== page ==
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Words for a Day of Awareness and Action

by Willa Keegan-Rodewald

For my year in the Quaker Voluntary Service, I’m working at New City Initiative, which aims to engage faith communities in ending the cycle of homelessness. In November, we organized the annual Day of Homelessness Awareness in downtown Portland. This year the event included a call to action, which asked Portland’s faith communities to write letters to their state representatives and senators and urge them to restore funding for emergency housing programs. On November 22nd, the Day of Homelessness Awareness started with a walk through downtown past agencies serving those living on the streets. It continued with a rally in Pioneer Square featuring speeches, songs, and prayers from diverse faith leaders. Finally a delegation of leaders carried the 613 letters to the State Capitol in Salem. Before delivering the letters, the leaders spoke before the Oregon legislature about why this restoration of funding was imperative. The day before the event, my boss asked me to be one of those speakers. How could I say no? These are the words I spoke:

My name is Willa Keegan-Rodewald. I’m 22 years old, and my whole life I’ve seen homelessness. It’s a fixture in my world. It makes me wonder, will there always be homeless people?

This year I’m working with New City Initiative as part of my time in the Quaker Voluntary Service. I was raised in the Quaker tradition, but this year I’m engaging my faith more deeply as I spend a year serving the community and practicing living my principles.

In my work with New City Initiative, I meet people every day who are homeless. We try to support people as they transition out of homelessness by helping them train for jobs, express themselves creatively, find rides to important appointments, and get involved with their communities. While these initiatives make a difference in the lives of the people we work with, the biggest need I’ve been made aware of is one of the most basic. There is a profound need for housing. We all need somewhere to rest our heads, physically and mentally. We all need somewhere to feel safe. We all need a space to go to that can be a foundation to build our lives upon. There aren’t enough of those spaces in Oregon, and restoring these housing programs will make a difference for thousands of people.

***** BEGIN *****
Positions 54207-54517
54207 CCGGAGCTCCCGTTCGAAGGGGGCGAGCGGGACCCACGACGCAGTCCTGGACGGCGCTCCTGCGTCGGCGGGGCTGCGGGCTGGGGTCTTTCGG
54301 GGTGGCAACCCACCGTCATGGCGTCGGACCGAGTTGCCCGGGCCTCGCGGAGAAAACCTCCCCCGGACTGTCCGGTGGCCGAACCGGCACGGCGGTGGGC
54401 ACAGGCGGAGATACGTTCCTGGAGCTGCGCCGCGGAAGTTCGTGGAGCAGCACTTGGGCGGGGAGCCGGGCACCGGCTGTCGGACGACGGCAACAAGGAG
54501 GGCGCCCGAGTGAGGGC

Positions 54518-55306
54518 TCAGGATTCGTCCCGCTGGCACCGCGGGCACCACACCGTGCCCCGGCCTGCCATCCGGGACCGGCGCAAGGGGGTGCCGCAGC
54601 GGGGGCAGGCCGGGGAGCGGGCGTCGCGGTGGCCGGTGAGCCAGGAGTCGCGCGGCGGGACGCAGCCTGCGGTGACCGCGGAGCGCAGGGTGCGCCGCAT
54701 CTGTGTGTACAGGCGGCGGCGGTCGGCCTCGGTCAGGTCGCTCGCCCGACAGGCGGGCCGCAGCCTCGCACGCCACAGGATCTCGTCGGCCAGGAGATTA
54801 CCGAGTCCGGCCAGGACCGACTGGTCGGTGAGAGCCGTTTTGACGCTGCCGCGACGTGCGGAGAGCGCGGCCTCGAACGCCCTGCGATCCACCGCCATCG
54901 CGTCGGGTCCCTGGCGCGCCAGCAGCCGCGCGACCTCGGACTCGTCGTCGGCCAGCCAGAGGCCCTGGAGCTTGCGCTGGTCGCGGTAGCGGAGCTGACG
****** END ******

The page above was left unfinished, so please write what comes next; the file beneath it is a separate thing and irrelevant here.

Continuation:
In working to end homelessness, I’m proud to be following in the long Quaker tradition of social activism. A common Quaker tenet is to let your life speak what you believe. Lucretia Mott, Jane Adams, and Bayard Rustin, who received the Presidential Medal of Freedom on Wednesday, are just a few of the many who have made their lives speak for others. They’ve worked through nonviolent means to ensure that every person has equal rights and opportunities. They are living the Quaker belief that there is something of the light or spirit in everyone. Every person needs a stable foundation where they can find and express what that something is to the world. Right now that means every Oregonian needs a place to call home.

One of my favorite bits of Quaker wisdom comes from George Fox. ‘Walk cheerfully over the world, answering that of God in every one.’ These letters and these voices today are the call for change, and it’s time for Oregon’s lawmakers to answer.

On March 7th, we received word that the Oregon Legislature voted to allocate an additional $2 million for emergency services for homeless families! The additional funding will make it possible for over 1,000 new families to receive shelter, deposits, and rent support.

This past weekend, as I prepared to speak at a forum at West Hills Friends, I enjoyed thinking about the different kinds of moments of my year in QVS. Speaking at the State Capitol was one of the big ones, surging with adrenaline and intensity. But my work has also been made rich by more ordinary moments with the homeless families I meet and volunteers I coach. Those moments don’t make the kind of difference that you can necessarily see in five or six months, but I see the light in them. So I like to think that sometimes, instead of focusing on how I can “let my life speak,” I should pay attention to how I can “let my moments speak,” big and small.

Image

Willa after speaking in Salem

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